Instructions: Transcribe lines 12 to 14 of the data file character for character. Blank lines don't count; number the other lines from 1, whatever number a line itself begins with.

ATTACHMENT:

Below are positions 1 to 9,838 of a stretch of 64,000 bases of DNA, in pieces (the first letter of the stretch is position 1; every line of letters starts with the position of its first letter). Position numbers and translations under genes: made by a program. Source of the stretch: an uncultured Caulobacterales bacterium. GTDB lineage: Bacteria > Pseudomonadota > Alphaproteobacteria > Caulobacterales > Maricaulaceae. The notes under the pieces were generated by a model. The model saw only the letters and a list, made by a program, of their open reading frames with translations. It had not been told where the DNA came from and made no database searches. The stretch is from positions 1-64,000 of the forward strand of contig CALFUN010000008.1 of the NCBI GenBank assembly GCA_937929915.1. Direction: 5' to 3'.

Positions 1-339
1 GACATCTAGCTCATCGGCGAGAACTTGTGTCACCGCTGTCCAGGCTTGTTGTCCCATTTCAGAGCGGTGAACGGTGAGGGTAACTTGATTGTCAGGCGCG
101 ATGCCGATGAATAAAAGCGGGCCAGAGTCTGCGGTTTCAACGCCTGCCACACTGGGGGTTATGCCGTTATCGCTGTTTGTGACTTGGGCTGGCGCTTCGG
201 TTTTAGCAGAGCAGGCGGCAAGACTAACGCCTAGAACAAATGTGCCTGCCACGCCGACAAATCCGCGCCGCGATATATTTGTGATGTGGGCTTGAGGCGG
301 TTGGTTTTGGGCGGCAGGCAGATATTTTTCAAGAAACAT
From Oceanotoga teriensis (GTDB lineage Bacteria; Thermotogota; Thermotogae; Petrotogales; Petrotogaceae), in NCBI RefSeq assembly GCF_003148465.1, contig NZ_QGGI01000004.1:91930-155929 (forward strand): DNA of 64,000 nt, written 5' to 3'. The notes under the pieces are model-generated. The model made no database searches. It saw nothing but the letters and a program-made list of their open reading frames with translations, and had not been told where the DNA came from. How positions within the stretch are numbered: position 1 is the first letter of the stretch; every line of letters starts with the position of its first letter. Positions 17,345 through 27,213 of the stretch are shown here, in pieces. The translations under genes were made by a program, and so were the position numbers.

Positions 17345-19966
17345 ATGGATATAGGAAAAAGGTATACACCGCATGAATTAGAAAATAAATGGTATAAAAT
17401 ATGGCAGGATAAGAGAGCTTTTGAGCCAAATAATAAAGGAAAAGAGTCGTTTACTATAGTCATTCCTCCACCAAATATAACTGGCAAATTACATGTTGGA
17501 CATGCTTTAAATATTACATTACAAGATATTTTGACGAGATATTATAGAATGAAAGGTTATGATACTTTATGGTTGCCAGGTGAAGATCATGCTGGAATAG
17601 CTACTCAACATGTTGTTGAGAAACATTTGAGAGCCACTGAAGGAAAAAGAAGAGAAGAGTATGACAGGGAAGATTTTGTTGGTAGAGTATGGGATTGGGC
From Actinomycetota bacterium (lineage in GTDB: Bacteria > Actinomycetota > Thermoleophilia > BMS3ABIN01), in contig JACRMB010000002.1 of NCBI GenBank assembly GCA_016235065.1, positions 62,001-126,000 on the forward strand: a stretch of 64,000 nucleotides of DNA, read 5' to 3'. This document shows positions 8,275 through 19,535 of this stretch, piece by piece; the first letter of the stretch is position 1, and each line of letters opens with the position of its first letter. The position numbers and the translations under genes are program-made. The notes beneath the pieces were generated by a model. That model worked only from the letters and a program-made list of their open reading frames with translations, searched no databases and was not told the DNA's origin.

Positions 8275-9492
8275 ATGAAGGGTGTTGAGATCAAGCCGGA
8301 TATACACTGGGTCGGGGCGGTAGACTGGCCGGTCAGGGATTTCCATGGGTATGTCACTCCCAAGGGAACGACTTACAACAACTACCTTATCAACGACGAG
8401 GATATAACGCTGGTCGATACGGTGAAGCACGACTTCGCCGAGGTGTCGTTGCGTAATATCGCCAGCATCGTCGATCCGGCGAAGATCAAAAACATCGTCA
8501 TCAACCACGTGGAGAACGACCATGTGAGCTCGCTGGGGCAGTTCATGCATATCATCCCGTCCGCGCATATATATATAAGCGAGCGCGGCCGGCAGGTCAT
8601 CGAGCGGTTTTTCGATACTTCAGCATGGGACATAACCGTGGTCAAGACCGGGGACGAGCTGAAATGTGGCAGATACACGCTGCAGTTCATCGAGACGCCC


17601 CTACTCAACATGTTGTTGAGAAACATTTGAGAGCCACTGAAGGAAAAAGAAGAGAAGAGTATGACAGGGAAGATTTTGTTGGTAGAGTATGGGATTGGGC
From Actinomycetota bacterium (lineage in GTDB: Bacteria > Actinomycetota > Thermoleophilia > BMS3ABIN01), in contig JACRMB010000002.1 of NCBI GenBank assembly GCA_016235065.1, positions 62,001-126,000 on the forward strand: a stretch of 64,000 nucleotides of DNA, read 5' to 3'. This document shows positions 8,275 through 19,535 of this stretch, piece by piece; the first letter of the stretch is position 1, and each line of letters opens with the position of its first letter. The position numbers and the translations under genes are program-made. The notes beneath the pieces were generated by a model. That model worked only from the letters and a program-made list of their open reading frames with translations, searched no databases and was not told the DNA's origin.

Positions 8275-9492